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Myths and Facts about FBAs and BIPs

Myths & Facts about Behavior Intervention Plans and Functional Behavior Assessments Header

The following blog post was authored by Amanda Hughes and Kelly Rietschel, fellows of the 2016-2017 Center for Innovation and Leadership in Special Education at Kennedy Krieger Institute

Teachers are often faced with a wide variety of behavioral challenges in the classroom. Functional Behavior Assessments (FBAs) and Behavior Intervention Plans (BIPs) are important tools to address behavioral needs. The purpose of an FBA is to collect data on why a problem behavior is occurring – otherwise known as the function of the behavior. Based on this data, the school team creates a BIP. The purpose of the BIP is to guide educators, related service providers, and school-based staff on how to support students in improving their behavior. Below you’ll find some common myths about functional behavioral assessments and behavior intervention plans and how these tools are actually meant to be used.

MYTH: “Kevin is clearly disruptive to get attention. I can write a BIP for him without conducting a full FBA.”

FACT: Kevin may be disruptive to get attention. He may also be disruptive to get out of work or to gain access to a time out room with a preferred staff member. Until you conduct a full FBA with multiple sources of data, you just do not know for sure what the function of a behavior is (1,2). Basing a BIP on an assumption rather than evidence collected through a FBA will result in a BIP that does not fully meet a student’s needs. Besides the fact that it is best practice, conducting an FBA prior to writing a BIP is also legally required. According to the Individuals with Disabilities Education Act (IDEA), when a student requires a BIP to meet his or her needs, the school team must first conduct a FBA (2,3).

MYTH: Classroom observations alone can provide enough information to complete a FBA.

FACT: While classroom observations are a valuable and necessary source of information, they should not be the sole source. “Broad” and “Specific” data needs to be gathered from various relevant sources. Broad data, including major life events, health and physical factors, history of previous behavior, and attempted interventions can paint the “big picture” of the child’s life (1,2). Specific data offers information regarding when the behavior occurs, with whom it occurs, environmental factors that may be present, and the types of responses the child receives due to the identified behavior. Information can be gathered through the use of interviews, records review, behavioral checklists, observation, and incident reports. Data should be collected from multiple sources, including indirect assessments, direct observations, and a functional analysis, if necessary (1,2). In combination, these sources will help develop a comprehensive Positive Behavior Support plan.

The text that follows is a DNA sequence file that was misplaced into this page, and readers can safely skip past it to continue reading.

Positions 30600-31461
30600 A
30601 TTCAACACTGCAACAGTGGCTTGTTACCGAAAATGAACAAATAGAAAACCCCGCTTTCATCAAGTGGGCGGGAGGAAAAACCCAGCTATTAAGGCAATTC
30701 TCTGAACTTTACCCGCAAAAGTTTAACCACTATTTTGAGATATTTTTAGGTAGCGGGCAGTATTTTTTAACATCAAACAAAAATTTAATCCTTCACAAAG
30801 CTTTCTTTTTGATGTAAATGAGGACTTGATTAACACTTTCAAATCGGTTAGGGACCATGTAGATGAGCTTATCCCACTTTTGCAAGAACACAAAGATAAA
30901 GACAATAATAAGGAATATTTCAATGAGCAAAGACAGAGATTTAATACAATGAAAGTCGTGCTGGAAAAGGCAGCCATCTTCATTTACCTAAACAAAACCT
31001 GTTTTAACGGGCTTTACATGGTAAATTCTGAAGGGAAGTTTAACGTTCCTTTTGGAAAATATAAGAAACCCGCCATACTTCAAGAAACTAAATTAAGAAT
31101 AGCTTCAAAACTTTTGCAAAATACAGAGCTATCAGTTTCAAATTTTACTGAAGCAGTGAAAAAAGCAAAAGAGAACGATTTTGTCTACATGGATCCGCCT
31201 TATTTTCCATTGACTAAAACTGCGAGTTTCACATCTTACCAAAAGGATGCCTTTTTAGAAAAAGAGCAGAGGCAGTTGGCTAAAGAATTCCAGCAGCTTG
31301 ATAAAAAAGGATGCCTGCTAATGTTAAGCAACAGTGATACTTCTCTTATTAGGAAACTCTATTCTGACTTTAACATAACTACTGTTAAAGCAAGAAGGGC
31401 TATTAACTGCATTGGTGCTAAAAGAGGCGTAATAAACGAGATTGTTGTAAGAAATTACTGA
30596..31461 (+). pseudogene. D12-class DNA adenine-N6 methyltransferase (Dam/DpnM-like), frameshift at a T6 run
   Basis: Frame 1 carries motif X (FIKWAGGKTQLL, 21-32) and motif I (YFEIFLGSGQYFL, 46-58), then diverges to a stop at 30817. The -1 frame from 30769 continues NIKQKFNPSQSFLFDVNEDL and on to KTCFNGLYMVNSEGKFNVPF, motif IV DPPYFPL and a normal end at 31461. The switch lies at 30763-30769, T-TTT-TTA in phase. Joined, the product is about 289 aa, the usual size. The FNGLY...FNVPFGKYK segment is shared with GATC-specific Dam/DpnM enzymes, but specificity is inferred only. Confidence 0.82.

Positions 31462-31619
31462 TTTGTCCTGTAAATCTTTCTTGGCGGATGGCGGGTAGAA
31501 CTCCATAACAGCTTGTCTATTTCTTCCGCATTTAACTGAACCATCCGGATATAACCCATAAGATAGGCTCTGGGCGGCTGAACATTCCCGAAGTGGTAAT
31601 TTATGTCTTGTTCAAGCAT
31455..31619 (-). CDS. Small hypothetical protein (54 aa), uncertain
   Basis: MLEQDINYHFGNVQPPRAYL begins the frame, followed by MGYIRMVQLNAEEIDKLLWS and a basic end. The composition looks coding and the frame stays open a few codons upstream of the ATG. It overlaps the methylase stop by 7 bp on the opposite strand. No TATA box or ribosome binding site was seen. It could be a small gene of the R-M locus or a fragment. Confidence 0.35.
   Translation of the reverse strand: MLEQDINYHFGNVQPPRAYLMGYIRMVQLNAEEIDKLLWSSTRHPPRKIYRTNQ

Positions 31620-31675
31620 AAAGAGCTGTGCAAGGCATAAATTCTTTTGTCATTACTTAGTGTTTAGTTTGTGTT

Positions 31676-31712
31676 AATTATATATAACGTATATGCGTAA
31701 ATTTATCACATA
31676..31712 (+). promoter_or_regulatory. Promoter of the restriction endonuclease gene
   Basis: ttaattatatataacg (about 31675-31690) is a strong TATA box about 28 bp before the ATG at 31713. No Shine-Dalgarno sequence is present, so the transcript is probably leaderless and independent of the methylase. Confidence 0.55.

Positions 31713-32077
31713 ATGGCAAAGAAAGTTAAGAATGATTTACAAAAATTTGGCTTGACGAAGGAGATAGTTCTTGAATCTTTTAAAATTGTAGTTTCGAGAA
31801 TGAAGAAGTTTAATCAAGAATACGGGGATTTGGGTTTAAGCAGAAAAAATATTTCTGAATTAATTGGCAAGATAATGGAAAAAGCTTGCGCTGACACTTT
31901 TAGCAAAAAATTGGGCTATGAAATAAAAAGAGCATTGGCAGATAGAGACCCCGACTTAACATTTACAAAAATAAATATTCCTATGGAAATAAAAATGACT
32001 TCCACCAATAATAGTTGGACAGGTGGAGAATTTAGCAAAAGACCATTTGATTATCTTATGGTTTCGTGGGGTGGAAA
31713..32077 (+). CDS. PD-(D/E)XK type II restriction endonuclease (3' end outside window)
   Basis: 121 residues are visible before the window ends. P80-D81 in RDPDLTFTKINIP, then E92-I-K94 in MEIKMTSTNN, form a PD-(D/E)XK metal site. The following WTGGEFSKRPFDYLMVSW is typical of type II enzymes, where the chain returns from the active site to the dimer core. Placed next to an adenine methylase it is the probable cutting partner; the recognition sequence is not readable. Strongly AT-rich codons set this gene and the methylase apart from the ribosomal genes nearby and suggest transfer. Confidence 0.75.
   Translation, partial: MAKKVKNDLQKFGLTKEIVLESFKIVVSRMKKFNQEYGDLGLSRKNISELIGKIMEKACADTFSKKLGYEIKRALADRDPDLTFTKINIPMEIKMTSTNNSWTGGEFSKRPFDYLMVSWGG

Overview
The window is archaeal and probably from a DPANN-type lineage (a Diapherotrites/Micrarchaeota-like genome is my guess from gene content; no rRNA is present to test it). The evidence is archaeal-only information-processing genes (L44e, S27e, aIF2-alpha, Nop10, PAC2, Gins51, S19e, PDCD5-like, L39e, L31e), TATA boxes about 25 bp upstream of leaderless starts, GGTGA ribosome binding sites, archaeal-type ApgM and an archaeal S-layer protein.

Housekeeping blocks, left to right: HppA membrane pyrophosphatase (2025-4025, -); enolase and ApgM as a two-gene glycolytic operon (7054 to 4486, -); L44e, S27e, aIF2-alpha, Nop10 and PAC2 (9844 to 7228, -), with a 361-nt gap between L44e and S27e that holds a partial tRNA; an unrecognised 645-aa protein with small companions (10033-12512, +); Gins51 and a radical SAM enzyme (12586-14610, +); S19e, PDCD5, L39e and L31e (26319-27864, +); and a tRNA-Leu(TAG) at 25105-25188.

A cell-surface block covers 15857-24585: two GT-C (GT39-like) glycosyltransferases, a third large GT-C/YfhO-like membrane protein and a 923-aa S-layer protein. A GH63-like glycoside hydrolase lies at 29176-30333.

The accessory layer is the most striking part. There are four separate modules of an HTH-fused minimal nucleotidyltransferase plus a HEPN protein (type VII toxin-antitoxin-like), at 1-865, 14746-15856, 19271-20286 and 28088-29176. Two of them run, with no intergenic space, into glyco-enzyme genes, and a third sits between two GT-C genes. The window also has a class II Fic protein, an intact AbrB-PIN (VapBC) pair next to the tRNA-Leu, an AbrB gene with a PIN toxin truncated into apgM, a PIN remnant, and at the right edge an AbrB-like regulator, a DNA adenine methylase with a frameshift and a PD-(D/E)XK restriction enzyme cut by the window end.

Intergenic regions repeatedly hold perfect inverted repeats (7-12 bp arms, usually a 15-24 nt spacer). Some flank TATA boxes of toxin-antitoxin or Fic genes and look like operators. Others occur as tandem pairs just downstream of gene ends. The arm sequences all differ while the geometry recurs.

MYTH: Once the function of the problem behavior is identified, simply developing a plan to eliminate it is sufficient.

FACT: Problem behavior serves a function. In the case of Kevin, his disruptive behavior may function as a way to get attention, escape an undesired situation, or avoid work. Ethically, one must address the function of the behavior by selecting and teaching a “replacement behavior (2)." Replacement behaviors serve the same function, but in a more preferable manner (2). In this example, a replacement behavior to address escaping a situation may be to offer a break card. While BIPs should instruct staff members on how to respond when a problem behavior does occur, it is essential that they also focus on teaching replacement behaviors that prevent the problem behavior from occurring in the first place (2).

MYTH: Special educators and behavior interventionists are the only staff members responsible for implementing the BIP.

FACT: Just as with an IEP, any staff member who works with the student is responsible for implementing the BIP. The BIP should specify who is responsible for each aspect of the plan (1,2). The classroom teacher will certainly be involved regardless of whether they are a general or special educator. Behavior intervention is most successful and generalizable when the plan is applied consistently across settings.

MYTH: FBAs and BIPs should only be used for the most extreme behaviors.

FACT: If a student’s behavior interferes with his or her learning or the learning of others, and that behavior is a manifestation of the student’s disability, then school teams are required to conduct an FBA and write a BIP as appropriate (3). There is no indication that behavior must reach a certain degree of severity; less extreme behaviors may still interfere with learning. IDEA also requires that FBAs and BIPS are used proactively when an IEP team determines that they are necessary to meet a student’s needs.3 This means school teams do not need to wait for extreme situations to occur before conducting an FBA. In addition, FBAs must be conducted as appropriate when a student is removed from school for more than ten consecutive days, regardless of whether or not the behavior is a manifestation of the student’s disability (3).

Hopefully these facts help you use FBAs and BIPs to support your students’ learning!

References

1. Kern, L., O’Neill, R.E., & Starosta, K. (2005). Gathering functional assessment information. In Bambara, L.M. & Kern, L. (Eds.), Individualized supports for students with problem behavior: Designing positive behavior plans. (129-163). New York, NY: Guilford Press.

2. Mayer, G.R., Sulzer, B., & Wallace, M. (2014). Behavior analysis for lasting change. New York: Sloan Publishing.

3. U.S. Department of Education. (2009). Q and A: Questions and answers on discipline procedures. In Building the legacy: IDEA 2004. Retrieved from http://idea.ed.gov/explore/view/p/,root,dynamic,QaCorner,7
 

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